Ramona had seen Ed Hammberg come in to City Reach. He looked familiar and thought she should know him but couldn’t place him. As she thought about it, she recalled a few years back seeing him at church. He was just a little older than her and looked a lot scruffier than she remembered.

“What did he want?” she asked Becky.

“You’ll never believe it, but he’s the guy who was driving the truck that hit Paul. The judge sent him here to do Community Service.”

“I think I know him, Becky. He went to my church and married the Pastor’s daughter.”

“Well, that’s interesting. How did Pastor Marlowe allow that?”

Ramona told what she remembered about Ed as she helped Becky clean up. “He seemed to be a decent guy, not my type, but a decent guy. I’m not sure why he went sideways but I heard the pastor was in their personal lives too much.”

“Well that can happen with any parent and their children.”

“No, I mean TOO much. He expected them to be at church for everything and didn’t even let them take time off for a vacation. Ed must have felt he couldn’t—wouldn’t live that way and left.”

Becky sighed. “Sometimes people in leadership use their positions to control others, Ramona. Couple that with the idea that the pastor may have felt that his reputation hinged on the behavior of his children and you have a recipe for misery. It happens too often. I never told you but that’s one of the main reasons I quit being a church member and became a Jesus follower instead.”

“What exactly does that mean?”

“Well, the church I attended was similar to Main Street Church: friendly, like a big family, they said. But when I was there for a short while the youth leader came to me and wanted me to check in weekly with one of the other leaders. I asked why and he said that I needed to be accountable to those over me. I agreed to and for a while it seemed OK, but when the other leader said he needed to approve my social friends I couldn’t see it. I mean, I thought we were supposed to have friends that didn’t know Jesus so we could ‘be Jesus’ to them.”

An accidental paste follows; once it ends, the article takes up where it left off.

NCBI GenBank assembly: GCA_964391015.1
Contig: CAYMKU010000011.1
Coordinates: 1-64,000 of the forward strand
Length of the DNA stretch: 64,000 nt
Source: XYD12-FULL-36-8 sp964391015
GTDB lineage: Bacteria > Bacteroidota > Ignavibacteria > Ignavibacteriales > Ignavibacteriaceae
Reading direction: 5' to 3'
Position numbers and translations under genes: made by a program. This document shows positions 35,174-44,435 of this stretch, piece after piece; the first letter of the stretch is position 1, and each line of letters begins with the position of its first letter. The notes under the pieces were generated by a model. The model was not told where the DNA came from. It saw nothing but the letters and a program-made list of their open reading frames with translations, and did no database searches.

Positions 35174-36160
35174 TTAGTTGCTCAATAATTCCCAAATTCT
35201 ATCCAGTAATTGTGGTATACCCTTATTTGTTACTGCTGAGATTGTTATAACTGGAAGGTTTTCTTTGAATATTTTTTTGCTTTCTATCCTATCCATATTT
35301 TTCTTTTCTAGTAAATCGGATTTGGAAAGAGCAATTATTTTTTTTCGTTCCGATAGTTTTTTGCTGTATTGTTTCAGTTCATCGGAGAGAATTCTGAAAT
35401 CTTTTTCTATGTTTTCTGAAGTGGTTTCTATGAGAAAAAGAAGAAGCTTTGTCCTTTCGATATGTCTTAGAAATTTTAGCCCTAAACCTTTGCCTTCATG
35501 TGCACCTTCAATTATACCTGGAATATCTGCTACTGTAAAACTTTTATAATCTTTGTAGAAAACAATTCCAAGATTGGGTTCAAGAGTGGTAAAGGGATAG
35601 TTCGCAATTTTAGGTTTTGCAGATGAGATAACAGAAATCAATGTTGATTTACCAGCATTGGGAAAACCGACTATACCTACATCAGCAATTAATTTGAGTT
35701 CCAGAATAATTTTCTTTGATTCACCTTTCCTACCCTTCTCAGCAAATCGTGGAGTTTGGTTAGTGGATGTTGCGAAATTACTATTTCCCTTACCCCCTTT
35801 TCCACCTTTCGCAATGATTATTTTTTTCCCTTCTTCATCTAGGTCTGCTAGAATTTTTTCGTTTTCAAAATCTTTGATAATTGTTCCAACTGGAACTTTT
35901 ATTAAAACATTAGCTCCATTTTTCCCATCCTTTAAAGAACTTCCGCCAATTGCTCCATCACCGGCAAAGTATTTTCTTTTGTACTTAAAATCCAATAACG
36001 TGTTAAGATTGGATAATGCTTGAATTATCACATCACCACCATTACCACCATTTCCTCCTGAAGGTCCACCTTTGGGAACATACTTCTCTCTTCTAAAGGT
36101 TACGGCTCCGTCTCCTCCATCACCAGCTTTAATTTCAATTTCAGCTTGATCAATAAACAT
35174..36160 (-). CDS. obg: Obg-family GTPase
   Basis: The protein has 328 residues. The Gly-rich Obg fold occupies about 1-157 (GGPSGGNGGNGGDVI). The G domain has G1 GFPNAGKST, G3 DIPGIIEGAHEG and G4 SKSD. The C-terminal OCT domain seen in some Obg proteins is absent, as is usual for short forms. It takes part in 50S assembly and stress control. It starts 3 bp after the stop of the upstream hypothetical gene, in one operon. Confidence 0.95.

“So what did you do?”

“I met a few other friends who felt the same way; Jeremy was one, and we started getting together, reading Jesus’ story and asking ourselves what it might look like in today’s culture to share His message with our friends and community. That’s why we started City Reach.”

“Cool!” Ramona said. “At first I thought you were just doing something to feel good about yourself; you know, giving back to the poor people. But I didn’t realize you had a deeper reason. I guess that makes sense. I remember now about Eben, the guy I met my first time here. That is cool, Becky. I like the idea of serving the poor so you can share His love.”

“Yep! After all, He did feed a bunch of them as He told them stories about God and His Kingdom.”

As Mr. Beckett lay there, he thought about the guy in the bed next to him. Anger crept up on his dark side. He was conflicted about how to bring up the topic but believed it was his parental duty to confront Paul.

Paul stirred; Beckett took this as an opening.

“So you know my daughter, Ramona, huh?”

Paul shot a nervous glance his way.

“I’ve met her, yes.”

“She said you’ve more than met. Are you prepared to be a father?”

“WHAT?” Paul reeled from this sudden revelation. “Whaaat?” he stammered again. “Damn, damn, damn!”

“Yeah, you will be,” Beckett returned, “if you don’t own up.”